May 26, 2009

Seeing the Crater, Petersburg

signExcerpt from the sign "Prelude to the Crater:"
"The predawn darkness of July 30, 1864, shrouded intense Union preparations on this ridge. Thousands of troops filed quietly into the ravine and trenches in front. More than 160 cannon crowded the earthworks to your right and left. Maj. Gen. Ambrose E. Burnside, commander of the attacking force, took his place in the 14-gun battery (Fort Morton) behind you. By 3:30 a.m. all was ready. Only one detail remained: the explosion of the mine."
group at crater exhibit
wood lined tunnel When I toured Petersburg Battlefield with Dr. Poland's class in 1998, I was suffering from the heat. As temperatures approached 100 degrees F., my face showed my discomfort. Concerned classmates brought me wet towels and convinced me to spend some time resting instead of hiking out to the crater. So I didn't get to see it, although I did make it through the rest of the day without getting heat stroke, which I suppose had been a possibility.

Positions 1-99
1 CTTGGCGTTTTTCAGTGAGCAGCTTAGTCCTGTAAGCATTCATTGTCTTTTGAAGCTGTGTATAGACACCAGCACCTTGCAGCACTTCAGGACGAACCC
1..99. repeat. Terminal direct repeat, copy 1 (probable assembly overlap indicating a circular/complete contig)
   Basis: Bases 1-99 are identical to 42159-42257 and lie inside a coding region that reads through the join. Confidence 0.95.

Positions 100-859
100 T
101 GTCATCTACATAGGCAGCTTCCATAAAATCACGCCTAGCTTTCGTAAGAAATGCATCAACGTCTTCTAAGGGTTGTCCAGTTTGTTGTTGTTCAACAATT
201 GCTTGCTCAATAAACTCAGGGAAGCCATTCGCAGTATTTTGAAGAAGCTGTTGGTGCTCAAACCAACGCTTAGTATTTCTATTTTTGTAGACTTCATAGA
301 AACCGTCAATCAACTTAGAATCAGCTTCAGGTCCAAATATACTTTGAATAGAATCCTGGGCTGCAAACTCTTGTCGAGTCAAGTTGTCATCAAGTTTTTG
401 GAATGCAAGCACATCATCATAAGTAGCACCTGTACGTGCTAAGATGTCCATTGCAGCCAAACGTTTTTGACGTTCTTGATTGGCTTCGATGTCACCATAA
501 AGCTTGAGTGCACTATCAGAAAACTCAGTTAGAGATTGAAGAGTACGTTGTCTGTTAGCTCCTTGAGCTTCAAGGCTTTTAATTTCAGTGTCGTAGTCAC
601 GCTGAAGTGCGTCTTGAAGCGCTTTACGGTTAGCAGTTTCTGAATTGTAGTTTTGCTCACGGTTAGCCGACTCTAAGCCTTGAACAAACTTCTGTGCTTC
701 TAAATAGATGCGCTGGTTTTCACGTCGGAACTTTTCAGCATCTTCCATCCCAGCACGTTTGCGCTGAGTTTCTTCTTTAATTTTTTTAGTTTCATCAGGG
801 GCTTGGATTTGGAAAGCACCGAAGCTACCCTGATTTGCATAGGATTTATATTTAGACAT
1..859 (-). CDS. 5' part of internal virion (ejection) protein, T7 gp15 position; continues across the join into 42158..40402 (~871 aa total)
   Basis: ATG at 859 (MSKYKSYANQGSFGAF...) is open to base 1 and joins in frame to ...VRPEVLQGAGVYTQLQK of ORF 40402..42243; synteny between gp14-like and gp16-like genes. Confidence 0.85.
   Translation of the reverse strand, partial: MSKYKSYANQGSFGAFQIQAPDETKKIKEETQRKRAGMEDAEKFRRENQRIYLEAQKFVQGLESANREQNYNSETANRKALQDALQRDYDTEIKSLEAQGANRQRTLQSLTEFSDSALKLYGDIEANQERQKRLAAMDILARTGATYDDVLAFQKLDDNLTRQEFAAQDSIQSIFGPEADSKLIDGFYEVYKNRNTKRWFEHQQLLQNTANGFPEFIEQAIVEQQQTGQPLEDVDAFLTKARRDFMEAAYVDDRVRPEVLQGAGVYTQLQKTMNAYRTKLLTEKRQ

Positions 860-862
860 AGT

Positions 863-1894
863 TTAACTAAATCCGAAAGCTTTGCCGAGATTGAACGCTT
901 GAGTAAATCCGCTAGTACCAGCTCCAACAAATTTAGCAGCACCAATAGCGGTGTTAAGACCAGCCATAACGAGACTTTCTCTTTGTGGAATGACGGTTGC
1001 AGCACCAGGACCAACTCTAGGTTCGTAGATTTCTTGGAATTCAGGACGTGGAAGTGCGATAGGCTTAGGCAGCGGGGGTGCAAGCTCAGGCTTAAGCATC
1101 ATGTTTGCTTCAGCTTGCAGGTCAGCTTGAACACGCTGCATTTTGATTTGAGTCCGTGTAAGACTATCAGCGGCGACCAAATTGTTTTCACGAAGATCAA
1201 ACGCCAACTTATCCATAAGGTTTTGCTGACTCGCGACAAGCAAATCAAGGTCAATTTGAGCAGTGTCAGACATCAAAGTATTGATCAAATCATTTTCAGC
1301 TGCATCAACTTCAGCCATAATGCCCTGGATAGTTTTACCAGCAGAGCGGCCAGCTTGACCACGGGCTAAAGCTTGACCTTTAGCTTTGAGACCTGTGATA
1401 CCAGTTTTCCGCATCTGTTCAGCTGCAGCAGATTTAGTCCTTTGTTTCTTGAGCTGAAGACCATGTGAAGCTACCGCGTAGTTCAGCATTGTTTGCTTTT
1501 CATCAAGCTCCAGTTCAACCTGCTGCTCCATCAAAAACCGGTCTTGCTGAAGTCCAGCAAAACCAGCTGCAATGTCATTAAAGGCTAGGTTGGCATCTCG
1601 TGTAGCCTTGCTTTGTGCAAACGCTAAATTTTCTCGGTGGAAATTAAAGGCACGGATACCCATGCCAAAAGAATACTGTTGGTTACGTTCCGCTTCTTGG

This time the weather was not quite as steamy, and I sat out one of the other walking tours just to be sure that I'd be able to see the crater. I did get to see it and took these photos.

One thing I did not see until I looked at the last photo was the image of a soldier deep inside the shaft. (Can't see him? Click on the picture to enlarge it.)

Park Service Page: Battle of the Crater

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